Are collaboration tools making businesses more or less productive? As remote working becomes more vital, Matt Saunders, Head of DevOps at Adaptavist, looks at the rise of Slack, Trello and Office 365, and how these news tools can help or hinder productivity.
Today’s workplace is a far cry from what it was like even a decade ago. Remote workers are exploding in numbers, whether based in satellite offices, working from home or outside the traditional hours of nine to five. The ability to communicate with team members, regardless of physical location, is driving adoption of a wide array of workplace collaboration tools.
Do collaboration tools help or hinder productivity?
It’s true, tools such as Slack, Trello, Zoom and Office 365 make it easier for teams to get work done fast and ultimately be more productive. But there’s a caveat. The always-on nature and availability of these tools can contribute to information overload and in some cases, burnout.
It’s easy to see why workplace collaboration tools can quickly become indispensable for modern teams. From file sharing to audio and video conversations, they can break down barriers and open up lines of communication across teams and departments never possible before. Teams can swarm around one channel, irrespective of their physical location, to get up to date fast. By using channels for a dedicated purpose such as discussing project issues, service outages, new product features and more, conversations can zoom in on the topic at hand for faster resolution. In essence, tailoring collaboration tools using integrations and automation capabilities can help keep teams on track and help them to action insights in near real-time.
Slack’s instant messaging capabilities help teams focus their discussions around resolving issues or progressing to the next stage of a project. For example, if your business uses a customer relationship management (CRM) tool like Salesforce, you can automatically spin up a discussion channel when you onboard new customers.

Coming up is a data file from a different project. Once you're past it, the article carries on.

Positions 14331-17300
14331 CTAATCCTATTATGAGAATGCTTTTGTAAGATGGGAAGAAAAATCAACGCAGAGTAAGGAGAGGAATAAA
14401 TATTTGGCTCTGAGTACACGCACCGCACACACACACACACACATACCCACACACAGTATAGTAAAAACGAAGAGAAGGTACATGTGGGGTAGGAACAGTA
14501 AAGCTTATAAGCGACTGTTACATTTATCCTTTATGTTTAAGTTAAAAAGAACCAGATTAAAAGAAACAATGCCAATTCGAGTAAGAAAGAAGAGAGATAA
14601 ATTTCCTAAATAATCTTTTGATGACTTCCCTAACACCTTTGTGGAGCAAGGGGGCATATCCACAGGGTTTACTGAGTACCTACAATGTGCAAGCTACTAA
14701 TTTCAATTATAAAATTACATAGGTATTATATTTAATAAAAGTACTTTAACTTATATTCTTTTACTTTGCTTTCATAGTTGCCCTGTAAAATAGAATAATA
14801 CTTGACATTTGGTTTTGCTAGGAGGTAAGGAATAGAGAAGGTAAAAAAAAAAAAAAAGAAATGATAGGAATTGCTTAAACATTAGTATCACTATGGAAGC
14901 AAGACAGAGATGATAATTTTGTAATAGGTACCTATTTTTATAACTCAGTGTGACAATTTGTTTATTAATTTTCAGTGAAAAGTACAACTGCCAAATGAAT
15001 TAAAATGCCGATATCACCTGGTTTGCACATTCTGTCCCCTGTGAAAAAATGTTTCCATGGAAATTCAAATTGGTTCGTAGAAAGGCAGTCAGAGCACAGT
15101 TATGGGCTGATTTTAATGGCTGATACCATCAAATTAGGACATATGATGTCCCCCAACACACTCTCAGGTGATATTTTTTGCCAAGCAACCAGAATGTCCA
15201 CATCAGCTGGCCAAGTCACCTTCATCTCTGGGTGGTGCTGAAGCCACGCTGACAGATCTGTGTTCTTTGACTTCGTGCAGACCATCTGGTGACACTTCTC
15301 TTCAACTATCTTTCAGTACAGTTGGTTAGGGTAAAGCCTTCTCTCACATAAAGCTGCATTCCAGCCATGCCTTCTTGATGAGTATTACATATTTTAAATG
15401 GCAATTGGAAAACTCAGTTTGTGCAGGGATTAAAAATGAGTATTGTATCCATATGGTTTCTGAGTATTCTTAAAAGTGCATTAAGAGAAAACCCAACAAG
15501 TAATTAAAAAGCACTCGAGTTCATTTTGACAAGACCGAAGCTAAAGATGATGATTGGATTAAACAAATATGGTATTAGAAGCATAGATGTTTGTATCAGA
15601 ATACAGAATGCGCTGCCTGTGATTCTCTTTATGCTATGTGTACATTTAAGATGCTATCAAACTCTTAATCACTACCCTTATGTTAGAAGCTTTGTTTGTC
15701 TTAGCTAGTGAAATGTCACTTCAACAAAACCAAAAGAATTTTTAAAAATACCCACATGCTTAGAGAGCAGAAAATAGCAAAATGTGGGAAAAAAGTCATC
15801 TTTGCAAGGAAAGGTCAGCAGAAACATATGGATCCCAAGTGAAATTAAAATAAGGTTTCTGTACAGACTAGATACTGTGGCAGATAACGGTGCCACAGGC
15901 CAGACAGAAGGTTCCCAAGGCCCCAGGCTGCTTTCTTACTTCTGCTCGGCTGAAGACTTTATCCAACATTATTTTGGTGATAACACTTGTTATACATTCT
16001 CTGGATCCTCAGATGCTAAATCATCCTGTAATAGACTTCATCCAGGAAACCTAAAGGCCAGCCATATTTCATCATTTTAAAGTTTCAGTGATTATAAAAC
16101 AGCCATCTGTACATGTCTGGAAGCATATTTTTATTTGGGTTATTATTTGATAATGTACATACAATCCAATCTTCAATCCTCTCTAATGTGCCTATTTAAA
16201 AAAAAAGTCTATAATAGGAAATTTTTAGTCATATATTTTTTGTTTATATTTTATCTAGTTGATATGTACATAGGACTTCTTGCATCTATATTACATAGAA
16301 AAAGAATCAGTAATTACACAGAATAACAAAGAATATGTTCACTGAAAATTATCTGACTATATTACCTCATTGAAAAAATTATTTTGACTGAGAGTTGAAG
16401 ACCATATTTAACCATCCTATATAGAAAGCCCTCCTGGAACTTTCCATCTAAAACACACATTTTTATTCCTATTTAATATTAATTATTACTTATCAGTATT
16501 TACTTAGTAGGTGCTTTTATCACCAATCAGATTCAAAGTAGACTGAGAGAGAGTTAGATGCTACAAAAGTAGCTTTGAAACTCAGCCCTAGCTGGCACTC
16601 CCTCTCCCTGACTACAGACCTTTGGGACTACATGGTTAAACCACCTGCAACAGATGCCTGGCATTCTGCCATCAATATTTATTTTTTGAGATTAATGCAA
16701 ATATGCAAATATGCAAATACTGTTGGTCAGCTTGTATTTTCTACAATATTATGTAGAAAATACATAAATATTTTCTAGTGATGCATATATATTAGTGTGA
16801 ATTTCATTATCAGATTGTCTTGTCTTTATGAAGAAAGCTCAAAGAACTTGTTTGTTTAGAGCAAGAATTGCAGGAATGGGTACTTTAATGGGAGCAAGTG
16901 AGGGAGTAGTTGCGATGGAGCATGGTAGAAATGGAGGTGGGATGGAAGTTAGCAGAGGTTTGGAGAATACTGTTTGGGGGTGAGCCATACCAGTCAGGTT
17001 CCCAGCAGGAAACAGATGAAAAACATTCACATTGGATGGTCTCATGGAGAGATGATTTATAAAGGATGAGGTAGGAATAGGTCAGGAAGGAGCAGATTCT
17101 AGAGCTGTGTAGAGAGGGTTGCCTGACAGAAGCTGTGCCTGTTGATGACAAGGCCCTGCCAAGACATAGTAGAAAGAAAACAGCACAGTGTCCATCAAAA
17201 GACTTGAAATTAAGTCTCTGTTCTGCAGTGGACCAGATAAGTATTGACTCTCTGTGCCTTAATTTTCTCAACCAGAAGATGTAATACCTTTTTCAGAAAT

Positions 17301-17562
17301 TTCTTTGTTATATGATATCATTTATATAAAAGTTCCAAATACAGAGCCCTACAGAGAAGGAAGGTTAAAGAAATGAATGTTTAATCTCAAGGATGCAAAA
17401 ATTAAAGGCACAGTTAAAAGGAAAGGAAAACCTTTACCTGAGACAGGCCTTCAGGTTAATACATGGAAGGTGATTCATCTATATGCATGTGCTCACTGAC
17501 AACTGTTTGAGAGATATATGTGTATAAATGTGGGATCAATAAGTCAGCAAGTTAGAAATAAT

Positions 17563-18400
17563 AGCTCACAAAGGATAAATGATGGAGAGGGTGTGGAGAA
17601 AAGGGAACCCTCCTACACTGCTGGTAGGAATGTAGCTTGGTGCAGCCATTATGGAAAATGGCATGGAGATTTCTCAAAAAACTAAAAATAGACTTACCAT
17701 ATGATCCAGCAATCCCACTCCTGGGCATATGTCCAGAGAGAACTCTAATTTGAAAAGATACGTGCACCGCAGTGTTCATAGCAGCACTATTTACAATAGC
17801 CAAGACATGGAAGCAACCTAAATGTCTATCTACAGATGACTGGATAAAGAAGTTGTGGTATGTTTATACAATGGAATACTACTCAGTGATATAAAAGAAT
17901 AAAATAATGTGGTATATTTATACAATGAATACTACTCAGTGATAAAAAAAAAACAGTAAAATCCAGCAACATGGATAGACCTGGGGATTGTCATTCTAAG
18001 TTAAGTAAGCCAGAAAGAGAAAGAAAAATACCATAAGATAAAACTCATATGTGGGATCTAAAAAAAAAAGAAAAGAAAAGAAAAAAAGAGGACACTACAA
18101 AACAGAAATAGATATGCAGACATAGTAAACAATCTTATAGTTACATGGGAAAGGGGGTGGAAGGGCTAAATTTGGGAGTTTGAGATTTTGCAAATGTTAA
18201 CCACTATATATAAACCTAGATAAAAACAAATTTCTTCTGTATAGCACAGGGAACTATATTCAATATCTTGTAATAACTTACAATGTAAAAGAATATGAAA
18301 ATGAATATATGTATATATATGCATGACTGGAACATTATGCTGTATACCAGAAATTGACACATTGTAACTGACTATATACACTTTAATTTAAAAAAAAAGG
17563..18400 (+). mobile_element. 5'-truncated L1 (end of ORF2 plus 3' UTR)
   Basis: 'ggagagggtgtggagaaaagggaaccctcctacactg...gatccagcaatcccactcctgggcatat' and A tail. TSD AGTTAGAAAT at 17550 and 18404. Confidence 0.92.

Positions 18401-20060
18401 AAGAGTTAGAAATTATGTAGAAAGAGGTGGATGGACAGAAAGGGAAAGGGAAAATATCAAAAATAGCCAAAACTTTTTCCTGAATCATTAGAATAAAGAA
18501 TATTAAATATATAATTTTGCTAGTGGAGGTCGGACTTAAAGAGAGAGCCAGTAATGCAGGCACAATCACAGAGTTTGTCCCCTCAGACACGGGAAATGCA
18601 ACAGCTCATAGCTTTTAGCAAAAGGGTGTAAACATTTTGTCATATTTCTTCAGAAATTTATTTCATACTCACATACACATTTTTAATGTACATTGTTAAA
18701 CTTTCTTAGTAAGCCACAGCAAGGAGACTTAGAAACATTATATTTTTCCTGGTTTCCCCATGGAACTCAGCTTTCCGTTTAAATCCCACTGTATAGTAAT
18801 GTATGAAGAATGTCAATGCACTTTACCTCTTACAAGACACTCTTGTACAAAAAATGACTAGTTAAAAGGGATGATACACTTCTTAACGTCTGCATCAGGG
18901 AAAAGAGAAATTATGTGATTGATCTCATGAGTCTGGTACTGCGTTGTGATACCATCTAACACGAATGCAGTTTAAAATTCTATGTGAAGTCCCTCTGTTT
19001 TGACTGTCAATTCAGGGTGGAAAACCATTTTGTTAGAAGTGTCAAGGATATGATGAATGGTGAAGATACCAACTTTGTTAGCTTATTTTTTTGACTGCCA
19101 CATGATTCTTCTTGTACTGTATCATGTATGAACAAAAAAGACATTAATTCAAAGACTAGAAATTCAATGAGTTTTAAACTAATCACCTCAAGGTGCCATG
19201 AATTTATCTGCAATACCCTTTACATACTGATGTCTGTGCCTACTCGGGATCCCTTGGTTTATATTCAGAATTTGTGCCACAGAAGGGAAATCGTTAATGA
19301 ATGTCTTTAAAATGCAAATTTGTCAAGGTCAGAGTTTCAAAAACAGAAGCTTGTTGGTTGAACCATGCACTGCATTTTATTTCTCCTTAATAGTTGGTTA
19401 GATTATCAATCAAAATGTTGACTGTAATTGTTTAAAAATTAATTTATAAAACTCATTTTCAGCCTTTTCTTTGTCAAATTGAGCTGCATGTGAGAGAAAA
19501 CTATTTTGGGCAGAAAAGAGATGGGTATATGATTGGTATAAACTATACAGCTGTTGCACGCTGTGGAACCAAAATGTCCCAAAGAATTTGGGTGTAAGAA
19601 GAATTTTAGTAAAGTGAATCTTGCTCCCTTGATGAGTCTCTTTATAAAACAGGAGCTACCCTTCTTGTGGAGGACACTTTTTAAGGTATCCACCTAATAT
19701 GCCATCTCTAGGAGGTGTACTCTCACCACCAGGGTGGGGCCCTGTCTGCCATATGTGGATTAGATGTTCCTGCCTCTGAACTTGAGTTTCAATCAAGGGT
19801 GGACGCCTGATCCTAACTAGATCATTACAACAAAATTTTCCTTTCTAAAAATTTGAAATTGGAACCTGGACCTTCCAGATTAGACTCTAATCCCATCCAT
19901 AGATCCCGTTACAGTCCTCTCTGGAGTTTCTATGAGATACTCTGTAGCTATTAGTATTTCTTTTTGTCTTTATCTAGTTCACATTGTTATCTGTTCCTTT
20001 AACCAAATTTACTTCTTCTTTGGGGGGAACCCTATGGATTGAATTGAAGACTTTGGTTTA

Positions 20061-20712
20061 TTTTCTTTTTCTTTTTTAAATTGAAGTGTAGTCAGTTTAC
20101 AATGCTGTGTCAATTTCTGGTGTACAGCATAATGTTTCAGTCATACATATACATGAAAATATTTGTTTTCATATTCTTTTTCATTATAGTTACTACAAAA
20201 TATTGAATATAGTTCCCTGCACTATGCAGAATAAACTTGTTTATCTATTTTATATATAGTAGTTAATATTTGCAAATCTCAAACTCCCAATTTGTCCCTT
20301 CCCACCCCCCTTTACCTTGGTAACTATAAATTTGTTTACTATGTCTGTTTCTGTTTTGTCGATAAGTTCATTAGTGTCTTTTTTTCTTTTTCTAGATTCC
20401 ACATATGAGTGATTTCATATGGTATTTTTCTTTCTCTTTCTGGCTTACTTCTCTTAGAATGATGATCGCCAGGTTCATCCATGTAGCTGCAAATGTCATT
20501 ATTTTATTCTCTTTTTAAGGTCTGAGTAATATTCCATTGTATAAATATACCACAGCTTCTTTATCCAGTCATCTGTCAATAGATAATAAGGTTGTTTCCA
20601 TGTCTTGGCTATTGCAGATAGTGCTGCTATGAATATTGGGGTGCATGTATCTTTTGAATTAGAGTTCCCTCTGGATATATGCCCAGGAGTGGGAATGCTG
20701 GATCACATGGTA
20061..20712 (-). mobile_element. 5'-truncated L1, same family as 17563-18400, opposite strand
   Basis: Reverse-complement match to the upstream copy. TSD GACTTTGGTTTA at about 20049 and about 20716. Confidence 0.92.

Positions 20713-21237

What does the future of collaboration hold for teams?
In the future, we can expect to see technologies such as artificial intelligence (AI) and augmented reality increase the effectiveness of collaboration tools – making them faster to adopt and more intuitive to use. AI and machine learning will continue to evolve the capabilities of workplace collaboration tools, leveraging team insights and bringing people together for more focused, productive, and powerful interactions.
Collaboration tools could start to become more personalised in the future. Adjusting the look and feel of these tools to suit personal preferences and needs, such as adding widgets and apps to automate required fields or having a specific colour scheme or design, you can invite a higher level of engagement on these platforms. Visual collaboration tools will also evolve to streamline workflows and make meetings more immersive and productive. As remote workers continue to gain traction, visual collaboration tools will be essential to keep remote workforces engaged.
How can you measure collaboration success?
Investing in practical training and onboarding practices is crucial to ensure teams get the most value from collaboration tools. Implementing these tools in a thoughtful and customised way will enable employees to focus on the job in hand.
To measure the success of your collaboration tools, you’ll need to establish a mix of quantifiable and qualitative objectives. For example, are your teams accomplishing work more efficiently? Take, for instance, teams that are using Jira Service Desk and Slack – has there been a noticeable decrease in the time to resolve a customer complaint? Are teams consistently meeting service level agreements? Is the tool enhancing team activities, or is it getting in the way and hindering productivity?
In addition to productivity measures, measuring employee satisfaction is also crucial. Do your employees believe the tools are helping them, or are they contributing to information overload? Do your remote workers feel like they are fully part of your team? Are the tools helping them reach their development or professional goals? Can teams access everything they need from within the tool, or are there extra steps slowing things down?
With the nature of work continually changing and becoming more flexible than at any other point in our history, we will continue to see collaboration tools playing a critical role in helping remote teams connect with others, access information in real time and communicate with ease, regardless of time zone or physical location.
By Matt Saunders
Head of DevOps